National Catholic Reporter
The Independent Newsweekly
Issue Date:  June 6, 2003

Fear-rooted gun culture kills before shot is fired


Gun culture kills before a shot is ever fired.

In my home hangs a print called “Jesus Breaking the Rifle,” by a German artist named Otto Pankok, which I bought a dozen years ago at Chicago’s Peace Museum. It depicts Jesus in black and white, snapping a rifle across his knee as if it were a stick. It reminds my children and visitors that Jesus used words, not weapons, to solve problems and bridge differences between people.

Here’s a Zen question for you: If a gun is locked in a cabinet, does anybody die? I suppose it’s literally true that guns don’t kill people; people kill people. But to be precise, people with guns kill people -- and kill themselves, and cause unintentional injury and death.

I have long been anti-gun. I’m not really talking about hunting rifles, though I do admit that the allure of hunting as a sport escapes me. No, I’m talking about gun culture creep: what strikes me as a mood of increasing resignation on the part of the American people that guns are a necessary evil, a last resort of self-protection in a world that threatens their personal safety. The gun industry and its public relations arm, the National Rifle Association, are masterful marketers who take advantage of our latent anxieties, whether they’re about specific things like a spate of crime in our neighborhoods, or uncertainties like the threat of foreign terrorists.

When I lived in Detroit I attended a weekly prayer vigil in the center of the downtown area organized by the Anti-Handgun Association. A co-worker in my building one day questioned my rationale for opposing guns. She told me of her parents’ mom-and-pop grocery on a corner of a street in our often-lawless city. Because the store had been robbed before, she feared for her dad’s life and was grateful that he owned a gun. I had to respect her experience, but it didn’t change my core belief that the proliferation of guns in our homes and public places reflects a deep-rooted fear that kills something in our souls before a shot is ever fired.

My children wanted to know whether a permit to carry a gun also gives the gun owner permission to shoot someone. I explained that no, just because someone may carry a gun does not mean they may use it at any time. Good, they said. But wait, they wondered, why would someone want to carry a gun if they can’t use it? Exactly, I thought. I don’t see the logic either.

The second article in our nation’s Bill of Rights preserves the individual’s right to keep and bear arms. That may be the letter of the law, but even a minor history buff knows that in spirit, it was written primarily to reinforce citizens’ right to organize a popular militia to protect homesteaders and communities from outside invasion. True, some states have long interpreted this amendment to incorporate the preservation of individuals’ right to bear arms too. But I doubt if James Madison, the chief framer of the Bill of Rights, had the powerful, corporate gun industry lobby in mind as a prime force upholding “individual” rights.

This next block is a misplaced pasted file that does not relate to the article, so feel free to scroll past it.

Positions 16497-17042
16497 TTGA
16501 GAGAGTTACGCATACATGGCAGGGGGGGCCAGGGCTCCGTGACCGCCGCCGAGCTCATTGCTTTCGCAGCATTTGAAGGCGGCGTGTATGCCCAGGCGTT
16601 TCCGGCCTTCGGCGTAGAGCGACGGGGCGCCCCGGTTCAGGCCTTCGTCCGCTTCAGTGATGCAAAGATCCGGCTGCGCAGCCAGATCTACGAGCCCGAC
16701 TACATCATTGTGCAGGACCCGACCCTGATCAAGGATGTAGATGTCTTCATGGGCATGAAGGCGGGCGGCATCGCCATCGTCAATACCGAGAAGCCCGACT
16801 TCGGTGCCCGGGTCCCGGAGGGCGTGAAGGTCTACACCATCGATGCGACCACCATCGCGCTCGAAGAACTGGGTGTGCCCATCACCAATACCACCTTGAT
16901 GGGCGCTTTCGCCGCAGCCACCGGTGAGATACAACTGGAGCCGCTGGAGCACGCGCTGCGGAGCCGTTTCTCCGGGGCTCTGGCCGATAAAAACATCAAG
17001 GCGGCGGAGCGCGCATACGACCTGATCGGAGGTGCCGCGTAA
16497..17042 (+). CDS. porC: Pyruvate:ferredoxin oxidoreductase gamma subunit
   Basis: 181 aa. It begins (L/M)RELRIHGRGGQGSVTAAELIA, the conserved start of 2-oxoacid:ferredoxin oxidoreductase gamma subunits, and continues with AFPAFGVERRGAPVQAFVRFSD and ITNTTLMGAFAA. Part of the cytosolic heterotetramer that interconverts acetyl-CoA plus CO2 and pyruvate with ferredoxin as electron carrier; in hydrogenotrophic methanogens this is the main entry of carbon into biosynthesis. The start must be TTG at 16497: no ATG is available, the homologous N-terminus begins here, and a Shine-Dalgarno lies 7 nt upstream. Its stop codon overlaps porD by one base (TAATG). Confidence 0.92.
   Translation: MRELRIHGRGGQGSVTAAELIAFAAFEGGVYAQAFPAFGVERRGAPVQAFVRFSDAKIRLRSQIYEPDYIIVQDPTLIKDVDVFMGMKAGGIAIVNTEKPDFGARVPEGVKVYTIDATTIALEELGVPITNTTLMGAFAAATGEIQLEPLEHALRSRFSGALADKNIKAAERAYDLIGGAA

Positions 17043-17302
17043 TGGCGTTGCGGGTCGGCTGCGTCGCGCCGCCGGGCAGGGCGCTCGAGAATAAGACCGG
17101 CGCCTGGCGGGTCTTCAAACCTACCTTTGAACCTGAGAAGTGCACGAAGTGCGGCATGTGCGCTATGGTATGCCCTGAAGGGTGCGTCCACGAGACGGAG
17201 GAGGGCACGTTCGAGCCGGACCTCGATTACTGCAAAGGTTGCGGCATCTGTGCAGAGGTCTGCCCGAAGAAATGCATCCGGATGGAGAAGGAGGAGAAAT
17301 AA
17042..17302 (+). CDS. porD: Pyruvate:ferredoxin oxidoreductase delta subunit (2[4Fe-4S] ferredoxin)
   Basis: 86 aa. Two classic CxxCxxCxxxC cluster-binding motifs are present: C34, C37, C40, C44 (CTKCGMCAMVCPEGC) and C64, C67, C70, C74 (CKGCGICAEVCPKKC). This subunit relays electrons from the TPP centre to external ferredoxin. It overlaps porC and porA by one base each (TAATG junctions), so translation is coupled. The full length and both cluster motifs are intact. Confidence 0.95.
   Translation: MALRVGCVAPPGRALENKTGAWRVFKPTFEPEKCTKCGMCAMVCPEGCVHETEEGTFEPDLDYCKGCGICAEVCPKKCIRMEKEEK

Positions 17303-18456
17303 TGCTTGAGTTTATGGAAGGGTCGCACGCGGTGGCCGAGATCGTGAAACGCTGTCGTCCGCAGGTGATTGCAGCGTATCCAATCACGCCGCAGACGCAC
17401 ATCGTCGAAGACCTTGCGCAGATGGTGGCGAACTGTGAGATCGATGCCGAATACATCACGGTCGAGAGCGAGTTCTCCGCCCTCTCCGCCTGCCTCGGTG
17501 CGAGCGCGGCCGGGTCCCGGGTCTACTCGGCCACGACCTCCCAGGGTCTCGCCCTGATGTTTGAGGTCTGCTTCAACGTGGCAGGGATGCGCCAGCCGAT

Furthermore, if you read the Second Amendment in historical context, it speaks to a people still reeling from a violent political revolution, and, we must admit, an inverted kind of xenophobia. Many European colonists and westward-moving settlers feared Native Americans, whose civil and human rights were quickly usurped in the name of the very freedom the revolutionaries claimed for themselves.

I suppose I ought to resist my urge to, let’s say, target the phallocentric symbolism of the gun. Besides, the gun lobby has already beaten me to it. By local press accounts, it was NRA influence that pushed a recent “conceal carry” bill through the Minnesota legislature -- coauthored by two nice ladies in suits and pearls, Rep. Linda Boudreau and Sen. Pat Pariseau. This new legislation was signed straightaway by our new, conservative young governor. Now, it’s easier for Minnesota gun owners to obtain permits to carry their weapons on their person in public. A gun owner requesting a permit must be issued one provided he or she receives basic training in how to use the gun and passes the background check. By putting a feminine face on this bill, its handlers effectively subverted the perception that gun advocates are testosterone-laden bullies, shady pawnshop hangers-on or wacko separatists. An illusion is an illusion is an illusion.

So now the woman in line behind me in the supermarket might be packing. OK, maybe she’s experienced the horror of rape and fears another attack. The guy sitting next to me at the Vikings game in the Metrodome could have a pistol in his pocket. He might live out in the exurbs and have the perception that walking the dreaded city streets from the parking lot to the stadium is rife with danger. My neighbor down the street who shoots crows with his BB gun might switch to a .357. Let’s hope he doesn’t transfer his disaffection for the early-cawing birds to the late-night partying neighbors.

These folks might feel safer by being able to legally carry their firearms. I sure don’t.

Kris Berggren lives in Minneapolis.

National Catholic Reporter, June 6, 2003

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